"Humor is a funny way of being serious"
To have your emails deleted please write to me at firstname.lastname@example.org
Copyright© 2001-2010, Renato Obeid
"Top blog/Renato Obeid's World/Today's pick: This rambling weblog is worth reading not so much for its satirical posts but more for its insight into the minutiae of life in Lebanon, including the etiquette of road accidents and how to hire a taxi.”
-Jane Perrone, The Guardian
Wednesday, May 14, 2008
I’ve been reassessing my view of ye olde abandoned road and have been occasionally taking my walks there (most recently yesterday morning).
It takes twenty minutes to do the loop so it’s good for a ‘’half marathon’’ when you‘re not up for the ‘’full marathon’’ (all the way down the mountain which takes about double that time).
And because it’s blocked off at both ends it’s like having your own park with a quaint little road winding through it.
It’s secure too.
One of the cops was telling me that they literally swept it (of rocks etc) because their boss exercises there “so he won’t trip over’’.
Somehow I can’t imagine the head of the Lebanese police rapid intervention force tripping over so easily (i.e. strolling through the forest).
With the exception of Gerald Ford, survival of the fittest ensures that people with a tendency to trip over don’t usually reach the upper echelons.
The cops, like their boss, are very civic and community-minded, keeping their prefabricated base and its environs spotless (even beautifying it with a small garden) and undertaking various projects around the buildings*.
Because it’s no longer in use it’s not as polluted and hectic as the main road.
You can actually smell the pine trees.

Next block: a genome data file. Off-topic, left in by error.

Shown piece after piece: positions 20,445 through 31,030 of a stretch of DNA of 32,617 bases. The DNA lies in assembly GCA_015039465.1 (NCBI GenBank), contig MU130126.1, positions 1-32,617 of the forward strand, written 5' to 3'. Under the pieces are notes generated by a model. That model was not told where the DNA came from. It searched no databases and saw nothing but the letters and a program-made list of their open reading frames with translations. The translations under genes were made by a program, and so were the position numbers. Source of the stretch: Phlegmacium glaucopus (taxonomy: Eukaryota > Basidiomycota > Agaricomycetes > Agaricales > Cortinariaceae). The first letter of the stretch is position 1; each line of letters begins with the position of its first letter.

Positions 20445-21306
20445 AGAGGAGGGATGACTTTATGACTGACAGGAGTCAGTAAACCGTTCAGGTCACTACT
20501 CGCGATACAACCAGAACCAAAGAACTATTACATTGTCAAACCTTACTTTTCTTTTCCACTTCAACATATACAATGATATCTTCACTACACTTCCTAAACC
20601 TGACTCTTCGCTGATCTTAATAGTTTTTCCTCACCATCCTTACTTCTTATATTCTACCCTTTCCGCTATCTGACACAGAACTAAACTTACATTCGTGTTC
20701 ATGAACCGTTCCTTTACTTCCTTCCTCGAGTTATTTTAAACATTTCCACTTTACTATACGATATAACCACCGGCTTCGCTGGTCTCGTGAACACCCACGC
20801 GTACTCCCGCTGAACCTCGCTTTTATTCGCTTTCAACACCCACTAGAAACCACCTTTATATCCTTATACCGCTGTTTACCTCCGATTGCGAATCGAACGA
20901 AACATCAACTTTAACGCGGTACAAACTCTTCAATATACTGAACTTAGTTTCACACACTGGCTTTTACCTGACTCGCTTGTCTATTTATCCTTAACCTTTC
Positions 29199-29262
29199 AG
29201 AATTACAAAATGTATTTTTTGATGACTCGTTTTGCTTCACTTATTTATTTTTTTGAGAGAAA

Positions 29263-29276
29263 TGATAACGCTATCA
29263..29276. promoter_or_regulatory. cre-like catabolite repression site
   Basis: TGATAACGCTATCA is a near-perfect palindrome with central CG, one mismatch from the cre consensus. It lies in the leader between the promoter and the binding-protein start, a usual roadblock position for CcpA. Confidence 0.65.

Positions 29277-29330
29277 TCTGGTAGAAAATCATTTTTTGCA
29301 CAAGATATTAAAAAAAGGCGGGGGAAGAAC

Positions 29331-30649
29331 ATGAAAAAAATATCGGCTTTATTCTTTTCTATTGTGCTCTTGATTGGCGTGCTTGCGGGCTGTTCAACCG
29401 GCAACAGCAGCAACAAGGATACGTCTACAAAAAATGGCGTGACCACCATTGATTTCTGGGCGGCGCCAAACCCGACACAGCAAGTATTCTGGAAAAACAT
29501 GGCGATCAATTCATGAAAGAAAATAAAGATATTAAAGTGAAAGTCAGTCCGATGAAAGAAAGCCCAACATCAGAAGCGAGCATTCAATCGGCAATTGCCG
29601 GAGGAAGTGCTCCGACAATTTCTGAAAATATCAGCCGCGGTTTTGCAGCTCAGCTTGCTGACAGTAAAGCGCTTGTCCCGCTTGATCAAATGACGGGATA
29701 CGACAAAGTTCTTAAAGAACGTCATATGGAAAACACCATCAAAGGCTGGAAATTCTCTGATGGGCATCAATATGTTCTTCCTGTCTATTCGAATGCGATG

I’m just scared of snakes because years ago I nearly stepped on a snake there and hyenas because someone told me that they once encountered a hyena thereabouts.
Hyenas are no laughing matter as far as I’m concerned.
But I can’t imagine that they'd be any worse than the taxi drivers I’d have to encounter if I walked to Jounieh instead.
Maybe if I encounter an actual hyena on my forest walk, I can give it ten thousand lira (the usual night time taxi fare) and it will leave me alone.
It works with the taxi drivers.
The road might be secure as far as dangerous humans go because of the nearby police presence but I’m sure that the wildlife hasn’t received the memo yet.
Although it seems quite safe, I wouldn’t fancy walking there at night especially now that it’s no longer lit up.
-5.45 am Tuesday 3rd June 2008
And pray for insomniacs!
Just got back from my walk ‘’around the block’’.
I’ve been trying to sleep since 10.30 last night and this was the mandatory walk that I have to take after my second failed attempt at sleep.
My insomnia’s getting so bad that I’ve sought police ‘’assistance’’.
At the end of my walk I was talking to one of the cops, mainly about my insomnia, and when we parted company he said ‘’God willing you’ll sleep now’’.
‘’Pray for me’’ I replied jocularly.
He took it seriously and said that he would indeed pray for me.